by James Beckett,
How would you rate episode 9 of
Karakuri Circus ?
The first third of this episode gives us one of the most glaring examples yet of Karakuri Circus stumbling over the amount of material it's had to adapt in only nine weeks. It's a hot mess of mashed-together plotlines and hastily assembled exposition, and while it is technically coherent enough to get us from Point A to Point J, it sure is hard to ignore that we're skipping too many letters in between. The episode begins by revealing that Guy, who's found battered but still breathing just outside Nakamachi Circus, is Shirogane's former teacher, the first person she remembers knowing and the one who brought her to be trained as the so-called "puppet who wields puppets". It isn't a surprising development, but that beat barely has time to settle before Masaru decides to run off on his own to figure out the truth behind Narumi's reappearance, which isn't even addressed again this week because we then switch immediately over to China, where Narumi and Lucille have gone in search of Narumi's old martial arts master, Liang.
This is the roughest section of the episode, where it genuinely feels like the show is scrambling to try and cram in as much exposition and backstory as humanly possible – the woman who guides the two to Liang is unceremoniously dropped into the story, and most of the plot is steamrolled over with clunky narration from Narumi. For one thing, we're suddenly introduced to the fact that not only did Narumi drink the last drop of Aqua Vitae in existence, but it also happened to be infused with the soul of the man who concocted the formula. He was a Chinese puppeteer named Bai Jin who traveled to Prague hundreds of years ago with his brother Bai Yin to master the alchemic arts and discover the secret to creating the most lifelike puppets possible (as you do). As Liang relates the story of Jin and Yin, Narumi realizes that he's remembering the story as if he lived it, on account of having drunk the guy's soul and all.
Thankfully, “Memories” comes more into focus when it focuses on Jin's memories; specifically, we watch as he and his brother grow close to a goodhearted woman named Francine, who's trying to get by on the mean streets of Prague by peddling apples and using what little she earns to care for a gaggle of orphans, feed the poor, and generally be a saintly figure of charity and goodness. Francine also happens to look identical to Shirogane, which works out just fine seeing as Bai Jin bears an eerie resemblance to Narumi. From here on out, it's pretty obvious where the story is going, but I happen to be a sucker for stories about reincarnation romance (you can blame Xenogears for that), so I was more than happy to watch these familiar-looking sweethearts fall in love. Even though they share our heroes' faces, they're incredibly different people – Bai Jin is much more inside his own head than Narumi, at least until he meets Francine, and Francine is a spirited vision of cheer and enthusiasm. Masaru and Shirogane's heartfelt exchange from the beginning of the episode does prime us for this unusual sight, though – our Éléonore could very well have been just as cheery if she hadn't had her entire childhood torn apart by a weird puppet cult.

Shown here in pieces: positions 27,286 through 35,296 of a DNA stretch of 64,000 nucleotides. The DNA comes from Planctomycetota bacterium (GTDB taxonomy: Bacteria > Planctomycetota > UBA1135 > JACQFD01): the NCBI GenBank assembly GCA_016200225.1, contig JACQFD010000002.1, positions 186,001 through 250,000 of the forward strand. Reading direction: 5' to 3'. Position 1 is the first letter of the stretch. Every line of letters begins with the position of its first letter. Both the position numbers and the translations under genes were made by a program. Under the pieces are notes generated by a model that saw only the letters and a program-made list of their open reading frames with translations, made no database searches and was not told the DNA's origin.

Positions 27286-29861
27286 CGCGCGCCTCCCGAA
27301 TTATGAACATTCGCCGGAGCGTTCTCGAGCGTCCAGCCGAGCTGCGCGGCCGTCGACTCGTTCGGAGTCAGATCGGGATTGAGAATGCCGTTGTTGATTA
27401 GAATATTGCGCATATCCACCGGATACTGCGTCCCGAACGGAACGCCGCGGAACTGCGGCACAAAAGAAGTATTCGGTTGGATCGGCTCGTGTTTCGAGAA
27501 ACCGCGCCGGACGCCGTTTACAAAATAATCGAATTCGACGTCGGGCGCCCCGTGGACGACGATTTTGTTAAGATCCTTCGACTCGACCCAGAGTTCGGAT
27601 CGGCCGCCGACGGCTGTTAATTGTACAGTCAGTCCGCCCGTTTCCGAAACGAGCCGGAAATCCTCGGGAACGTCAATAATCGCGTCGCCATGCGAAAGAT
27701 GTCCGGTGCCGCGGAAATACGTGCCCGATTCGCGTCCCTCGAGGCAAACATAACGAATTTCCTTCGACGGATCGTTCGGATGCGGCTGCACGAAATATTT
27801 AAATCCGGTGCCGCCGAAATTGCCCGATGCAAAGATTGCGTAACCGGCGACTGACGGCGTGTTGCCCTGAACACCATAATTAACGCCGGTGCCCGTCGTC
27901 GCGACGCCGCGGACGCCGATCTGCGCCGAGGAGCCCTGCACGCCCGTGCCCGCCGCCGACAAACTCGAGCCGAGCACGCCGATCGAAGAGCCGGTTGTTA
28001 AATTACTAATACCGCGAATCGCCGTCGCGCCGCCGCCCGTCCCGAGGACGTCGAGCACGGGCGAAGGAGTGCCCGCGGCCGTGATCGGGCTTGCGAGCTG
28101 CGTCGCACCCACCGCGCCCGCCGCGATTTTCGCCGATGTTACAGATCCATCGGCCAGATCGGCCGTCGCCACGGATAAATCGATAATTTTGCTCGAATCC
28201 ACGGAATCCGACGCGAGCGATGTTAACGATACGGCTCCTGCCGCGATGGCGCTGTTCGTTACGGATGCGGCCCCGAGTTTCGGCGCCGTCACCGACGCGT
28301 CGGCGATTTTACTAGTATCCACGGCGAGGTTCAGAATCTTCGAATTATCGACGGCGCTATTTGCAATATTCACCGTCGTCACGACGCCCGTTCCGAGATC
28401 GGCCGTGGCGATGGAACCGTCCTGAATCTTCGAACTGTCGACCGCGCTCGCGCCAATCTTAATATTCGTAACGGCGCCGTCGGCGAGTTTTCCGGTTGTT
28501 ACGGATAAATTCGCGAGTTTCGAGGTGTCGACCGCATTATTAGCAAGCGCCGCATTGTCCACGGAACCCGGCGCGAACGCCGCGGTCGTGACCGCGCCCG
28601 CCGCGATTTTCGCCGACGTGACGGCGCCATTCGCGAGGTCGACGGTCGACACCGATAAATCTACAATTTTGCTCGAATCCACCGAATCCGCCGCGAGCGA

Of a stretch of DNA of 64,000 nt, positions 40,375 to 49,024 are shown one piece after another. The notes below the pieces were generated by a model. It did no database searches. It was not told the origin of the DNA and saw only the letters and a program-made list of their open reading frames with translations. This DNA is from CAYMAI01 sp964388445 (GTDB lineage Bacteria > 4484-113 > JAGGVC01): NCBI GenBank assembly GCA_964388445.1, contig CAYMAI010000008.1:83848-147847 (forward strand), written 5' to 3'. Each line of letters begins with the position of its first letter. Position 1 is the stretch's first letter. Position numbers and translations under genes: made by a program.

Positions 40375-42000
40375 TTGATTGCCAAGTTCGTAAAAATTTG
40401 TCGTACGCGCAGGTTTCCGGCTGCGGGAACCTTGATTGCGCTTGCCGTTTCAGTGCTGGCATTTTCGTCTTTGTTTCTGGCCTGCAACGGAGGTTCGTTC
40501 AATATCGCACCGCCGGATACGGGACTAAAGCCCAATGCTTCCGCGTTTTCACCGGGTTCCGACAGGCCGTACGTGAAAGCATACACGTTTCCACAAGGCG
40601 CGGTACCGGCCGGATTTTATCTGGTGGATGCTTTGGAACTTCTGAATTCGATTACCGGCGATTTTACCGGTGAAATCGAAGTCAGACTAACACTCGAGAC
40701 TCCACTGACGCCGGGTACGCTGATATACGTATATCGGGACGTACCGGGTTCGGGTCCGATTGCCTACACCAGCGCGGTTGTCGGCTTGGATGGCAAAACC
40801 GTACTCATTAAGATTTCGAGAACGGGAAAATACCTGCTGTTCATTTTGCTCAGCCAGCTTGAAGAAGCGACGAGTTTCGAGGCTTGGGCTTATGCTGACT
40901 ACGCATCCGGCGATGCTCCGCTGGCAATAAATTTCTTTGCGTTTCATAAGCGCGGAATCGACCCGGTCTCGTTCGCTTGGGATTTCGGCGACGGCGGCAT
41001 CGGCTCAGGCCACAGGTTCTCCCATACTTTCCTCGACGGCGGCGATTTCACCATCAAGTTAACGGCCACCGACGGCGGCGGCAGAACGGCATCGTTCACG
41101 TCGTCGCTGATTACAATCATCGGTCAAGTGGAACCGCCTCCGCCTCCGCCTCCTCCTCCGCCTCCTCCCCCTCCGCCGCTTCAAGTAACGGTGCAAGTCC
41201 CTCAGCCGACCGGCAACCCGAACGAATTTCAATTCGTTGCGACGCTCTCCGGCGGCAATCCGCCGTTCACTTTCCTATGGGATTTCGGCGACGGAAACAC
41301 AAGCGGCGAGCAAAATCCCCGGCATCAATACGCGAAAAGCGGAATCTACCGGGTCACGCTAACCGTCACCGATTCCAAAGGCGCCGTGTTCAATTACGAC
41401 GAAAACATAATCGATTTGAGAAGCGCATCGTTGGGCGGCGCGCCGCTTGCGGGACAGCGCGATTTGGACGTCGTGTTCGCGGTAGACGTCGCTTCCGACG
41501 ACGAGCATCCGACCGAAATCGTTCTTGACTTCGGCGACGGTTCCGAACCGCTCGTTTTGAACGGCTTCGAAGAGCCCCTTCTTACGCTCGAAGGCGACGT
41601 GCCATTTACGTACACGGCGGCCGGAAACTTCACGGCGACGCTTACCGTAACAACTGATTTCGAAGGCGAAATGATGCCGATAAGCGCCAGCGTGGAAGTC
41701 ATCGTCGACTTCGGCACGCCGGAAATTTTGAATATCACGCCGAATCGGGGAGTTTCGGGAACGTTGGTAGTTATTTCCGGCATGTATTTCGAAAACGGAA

The episode's ending is yet another victim of the show's awkward pacing, unfortunately. Bai Yin, who up until now has been a supportive and loving brother, is suddenly overtaken by jealousy and rage when Jin grows closer to Francine – by the time Jin proposes to her, he ends up literally being consumed with demonic rage. Not only does it seem like a heel turn just for the sake of a heel turn, but it also caps off the episode without resolving any of the modern-day plotlines. It feels sloppy, which is how I could describe much of “Memories”. We've gotten some interesting insights into the events that led to this crazy clown war, but at the further expense of the story's clarity and focus. It's not bad enough to make me lose faith in Karakuri Circus as a whole, but the wheels on the wagon are wobbling more than ever, and that's not a good sign for the road ahead.
Karakuri Circus is currently streaming on Amazon Prime.
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